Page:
Absent a stalking horse bidder, control over a bankrupt company is given to its debtholders. That’s always seemed counter intuitive to me, since the debtholder population usually consists of varied species of hedge funds, lenders, and investors, none of which have a specific mandate or know-how to run a company.
It’s a curious situation which often results in a rapid sell-off. Sometimes buyout firms are hesitant to invest in a bankruptcy-bound company’s debt, or as a stalking horse bidder, but wait till this moment to bid. I spoke with Jennifer Feldsher, partner in the restructuring group at Bracewell Giuliani, about advantages of waiting versus diving in early.
When will the LBO-backed busts which have fallen into the arms of their lenders come to market?
In my experience so far, the traditional lenders aren’t interested in holding equity after restructuring and want a very quick exit. Those companies end up with hedge funds or private equity funds that take control. That will continue, as the volatility in the market makes that more attractive to even non traditional hedge or PE funds.
One example is WCI Communities (a Florida homebuilder which recently emerged from bankruptcy). They are issuing equity in a trust that is going to hold land that will be sold off over time. First lien lenders and creditors are receiving equity in the trust, and I would not expect lenders would hold onto that equity over time. Some entities can’t hold equity because they’re not structured for it.
For buyout firms wanting to invest in a bankrupt company, it is better to get involved in debt before the company files for Chapter 11, or is it better to wait and invest on the other side of the bankruptcy process?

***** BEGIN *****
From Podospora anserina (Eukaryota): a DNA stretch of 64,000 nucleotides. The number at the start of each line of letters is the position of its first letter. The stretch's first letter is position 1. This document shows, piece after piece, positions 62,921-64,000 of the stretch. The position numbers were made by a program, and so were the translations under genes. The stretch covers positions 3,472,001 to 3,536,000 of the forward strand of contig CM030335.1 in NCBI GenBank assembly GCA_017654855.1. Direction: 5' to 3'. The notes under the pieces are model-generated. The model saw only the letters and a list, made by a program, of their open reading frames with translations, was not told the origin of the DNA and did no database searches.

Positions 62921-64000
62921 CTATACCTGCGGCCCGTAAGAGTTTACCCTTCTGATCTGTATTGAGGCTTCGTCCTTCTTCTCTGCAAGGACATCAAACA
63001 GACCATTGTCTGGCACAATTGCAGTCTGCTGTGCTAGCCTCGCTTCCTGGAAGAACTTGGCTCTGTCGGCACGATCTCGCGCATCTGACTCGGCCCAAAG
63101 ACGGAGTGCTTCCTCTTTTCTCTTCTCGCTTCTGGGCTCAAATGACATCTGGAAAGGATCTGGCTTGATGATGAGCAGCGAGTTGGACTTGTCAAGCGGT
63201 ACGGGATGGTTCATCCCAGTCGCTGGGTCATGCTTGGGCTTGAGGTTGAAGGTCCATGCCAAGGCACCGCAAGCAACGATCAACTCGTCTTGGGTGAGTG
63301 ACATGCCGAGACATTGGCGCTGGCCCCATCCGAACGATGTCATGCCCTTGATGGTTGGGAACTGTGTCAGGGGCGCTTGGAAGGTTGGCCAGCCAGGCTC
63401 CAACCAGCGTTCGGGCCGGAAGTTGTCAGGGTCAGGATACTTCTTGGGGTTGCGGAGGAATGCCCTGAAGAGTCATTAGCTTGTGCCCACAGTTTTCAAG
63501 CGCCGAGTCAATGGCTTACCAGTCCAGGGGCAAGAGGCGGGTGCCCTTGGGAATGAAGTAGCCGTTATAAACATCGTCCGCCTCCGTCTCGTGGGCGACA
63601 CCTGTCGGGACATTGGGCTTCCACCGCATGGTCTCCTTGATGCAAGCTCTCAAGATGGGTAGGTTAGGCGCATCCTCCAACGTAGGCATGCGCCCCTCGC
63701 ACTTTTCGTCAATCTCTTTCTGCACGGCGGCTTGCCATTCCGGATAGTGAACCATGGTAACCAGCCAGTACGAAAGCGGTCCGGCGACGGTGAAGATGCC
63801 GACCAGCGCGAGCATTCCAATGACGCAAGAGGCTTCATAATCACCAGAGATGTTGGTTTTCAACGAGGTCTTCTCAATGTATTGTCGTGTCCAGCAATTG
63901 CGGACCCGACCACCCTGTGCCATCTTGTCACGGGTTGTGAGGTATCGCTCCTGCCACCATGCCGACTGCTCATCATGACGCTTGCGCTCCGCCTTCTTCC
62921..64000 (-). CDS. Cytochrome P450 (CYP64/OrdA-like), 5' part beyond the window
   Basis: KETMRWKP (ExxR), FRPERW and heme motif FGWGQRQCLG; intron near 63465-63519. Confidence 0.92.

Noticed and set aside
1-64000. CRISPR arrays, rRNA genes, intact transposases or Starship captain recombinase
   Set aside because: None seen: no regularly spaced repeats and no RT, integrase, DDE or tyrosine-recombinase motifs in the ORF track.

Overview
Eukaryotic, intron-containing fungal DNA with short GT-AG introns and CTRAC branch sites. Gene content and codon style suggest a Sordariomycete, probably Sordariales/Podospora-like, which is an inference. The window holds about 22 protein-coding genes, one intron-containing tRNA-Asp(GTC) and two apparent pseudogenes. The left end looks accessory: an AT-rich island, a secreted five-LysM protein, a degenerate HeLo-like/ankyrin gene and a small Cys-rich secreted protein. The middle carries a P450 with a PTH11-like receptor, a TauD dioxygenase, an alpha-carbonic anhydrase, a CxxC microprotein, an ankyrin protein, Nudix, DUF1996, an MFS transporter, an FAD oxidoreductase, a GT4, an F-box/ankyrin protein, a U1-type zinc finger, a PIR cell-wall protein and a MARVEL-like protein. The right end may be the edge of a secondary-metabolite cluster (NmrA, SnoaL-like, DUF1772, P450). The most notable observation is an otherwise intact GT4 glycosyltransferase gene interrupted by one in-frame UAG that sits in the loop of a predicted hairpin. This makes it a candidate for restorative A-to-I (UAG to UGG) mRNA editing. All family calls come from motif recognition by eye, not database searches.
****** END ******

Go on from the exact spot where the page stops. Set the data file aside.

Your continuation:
That’s very tough to tell and every situation is different, and it depends on what you’re trying to get out of it. (Mattress company) Foamex presents a good example. In that case, (Bracewell Giuliani client) Matlinpatterson Advisors was a substantial debt holder prior to the filing. That enabled them to go to the company and provide the DIP (debtor-in-possession) loan. They knew the company and knew its assets and could move quickly to put together a stalking horse bid.
There is some merit to having a significant position prior to the filing or towards the outset of the case, because you can control, or at least have a significant influence on how the case gets restructured, through a plan or through an asset sale. It’s not a perfect sciences, but sometime you’re the only people standing up bidding. In the case of Nortel, MatlinPatterson was the only one standing up, saying the company shouldn’t be sold in pieces. You don’t always win as they didn’t in that case. But if they didn’t have the debt, they wouldn’t have even had a say.
If you’re looking to make a play in a particular industry and not focused on a particular entity, there are a lot of opportunities where you can get involved in the back end. You can wait and see how the case works out and see the market value on the back end. Typically, after the reorganization, the securities trade up. That happened with WCI’s trust. The idea of creating a trust that’s going to liquidate the debtors’ assets over a five year period is that people believe a firesale today is not going to be most value. But over 5 years you will get greater value. So the securities will cost you more.
I don’t want to say always stay away from back end, because sometimes there are lenders who just want to get out and will sell at very cheap.